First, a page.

Buddhist monks oppose demolition of structures inside Mahaparinirvan Complex
NewKerala, Jan 22, 2006
Kushinagar, Uttar Pradesh (India) -- The Uttar Pradesh Government's decision to demolish illegal structures at the temple, dedicated to Lord Buddha here has invited the wrath of Buddhist monks. They are now all set to protest against the decision.
The decision to demolish the three structures - a charitable rest house, a clinic and a temple- within the compound of the Mahaparinirvan Temple comes in the wake of a recent court order ordering the demolitions. The Mahaparinirvan Temple has been constructed with the help of funds provided by the Government of Myanmar.
The court took the decision to demolish the illegal structures after after a public interest litigation was filed in this regard.
?They cannot break it at least before we die. This controversy is bound to spread to the entire world. We have already sent communications to several embassies and Buddhists organizations across the world. We are not scared, but if they will try and do something wrong then it can only happen over our dead bodies,? said Bhikshu Gyaneshwar, the secretary of the Temple.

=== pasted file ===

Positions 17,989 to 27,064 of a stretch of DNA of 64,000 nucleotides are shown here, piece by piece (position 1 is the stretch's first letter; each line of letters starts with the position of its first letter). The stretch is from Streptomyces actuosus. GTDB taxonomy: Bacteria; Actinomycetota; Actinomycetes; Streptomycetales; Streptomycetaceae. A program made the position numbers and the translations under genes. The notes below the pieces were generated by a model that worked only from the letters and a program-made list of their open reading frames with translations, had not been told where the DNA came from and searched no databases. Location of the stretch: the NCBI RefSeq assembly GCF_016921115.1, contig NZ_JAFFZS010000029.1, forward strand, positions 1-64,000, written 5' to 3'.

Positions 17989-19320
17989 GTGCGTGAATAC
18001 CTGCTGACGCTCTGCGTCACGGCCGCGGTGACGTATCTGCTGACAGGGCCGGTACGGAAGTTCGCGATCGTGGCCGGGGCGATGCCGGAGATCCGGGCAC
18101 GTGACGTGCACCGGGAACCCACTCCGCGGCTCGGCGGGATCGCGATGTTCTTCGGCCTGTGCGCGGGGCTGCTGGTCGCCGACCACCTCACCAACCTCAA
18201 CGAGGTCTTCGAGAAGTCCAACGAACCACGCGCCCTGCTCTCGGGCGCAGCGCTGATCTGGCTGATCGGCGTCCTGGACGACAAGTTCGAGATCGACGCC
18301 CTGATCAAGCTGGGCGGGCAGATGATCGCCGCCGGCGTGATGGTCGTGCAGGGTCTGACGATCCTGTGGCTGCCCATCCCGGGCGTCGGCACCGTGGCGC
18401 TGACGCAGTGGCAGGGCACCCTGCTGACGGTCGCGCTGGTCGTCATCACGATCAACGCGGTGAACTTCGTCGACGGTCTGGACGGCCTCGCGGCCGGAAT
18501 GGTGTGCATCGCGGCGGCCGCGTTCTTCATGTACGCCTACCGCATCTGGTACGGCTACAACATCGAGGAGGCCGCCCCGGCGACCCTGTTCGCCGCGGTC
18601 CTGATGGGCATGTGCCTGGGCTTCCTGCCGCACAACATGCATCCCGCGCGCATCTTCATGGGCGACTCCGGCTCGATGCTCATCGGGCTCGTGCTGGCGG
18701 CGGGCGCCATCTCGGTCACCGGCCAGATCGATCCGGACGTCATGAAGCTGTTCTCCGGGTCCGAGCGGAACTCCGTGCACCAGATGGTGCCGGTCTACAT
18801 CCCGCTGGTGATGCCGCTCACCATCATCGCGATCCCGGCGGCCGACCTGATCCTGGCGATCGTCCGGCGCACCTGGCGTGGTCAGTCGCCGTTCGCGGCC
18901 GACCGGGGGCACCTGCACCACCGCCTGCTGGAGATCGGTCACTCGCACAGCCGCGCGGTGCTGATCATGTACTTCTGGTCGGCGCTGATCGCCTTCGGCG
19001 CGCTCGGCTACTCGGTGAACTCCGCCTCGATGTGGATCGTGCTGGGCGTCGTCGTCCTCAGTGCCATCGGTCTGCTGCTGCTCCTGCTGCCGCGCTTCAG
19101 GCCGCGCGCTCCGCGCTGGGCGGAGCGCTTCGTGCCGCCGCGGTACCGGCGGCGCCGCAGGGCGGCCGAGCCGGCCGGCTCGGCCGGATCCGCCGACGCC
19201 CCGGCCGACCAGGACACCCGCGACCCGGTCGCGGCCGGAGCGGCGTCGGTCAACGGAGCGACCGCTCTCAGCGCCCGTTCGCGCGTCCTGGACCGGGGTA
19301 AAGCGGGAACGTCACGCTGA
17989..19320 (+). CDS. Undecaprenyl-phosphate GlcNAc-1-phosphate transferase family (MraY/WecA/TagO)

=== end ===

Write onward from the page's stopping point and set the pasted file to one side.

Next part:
Earlier, the temple authorities were given time till December 25 last year to demolish the structures, failing which the administration would step in.
But the court stayed the order after several Buddhists applied for reconsideration. An administrative committee is currently looking into the matter.
The administration, meanwhile, says the monks are not following the rules. They also say that these structures are not a part of the original design approved by district officials, and constructions took place after 1990.
According to a 1992 ruling by the Archaeological Survey of India, the prime body that manages archaeological sites in India, no construction can take place within 100 meters of a protected monument.
The Kushinagar Monastery has violated the ASI Act on three counts.
?Structures can be constructed within 100 meters of the Mahaparinirvan Mandir (main temple). These constructions have been found to be within the 100 meters area. For example, the small Buddha temple has been found to be inside and it goes against the map of the premises. That is illegal. The two-room clinic has also been found illegal. A rest house next to the boundary wall is also illegal. So in all, three of their structures have been found to be illegal,? D. S. Upadhyaya, Sub-divisional Magistrate of Kushinagar, said.
Officials say the new structures do not conform to the conditions laid down by the Archaeological Survey of India.
Several countries have contributed to construction of temples and meditation sites at Kushinagar, and the Burmese temple is one such among them.
Kushinagar is believed to be the place where Gautam Buddha attained Mahaparinirvana, or the release from the endless cycle of birth and rebirth, more than 25 centuries ago.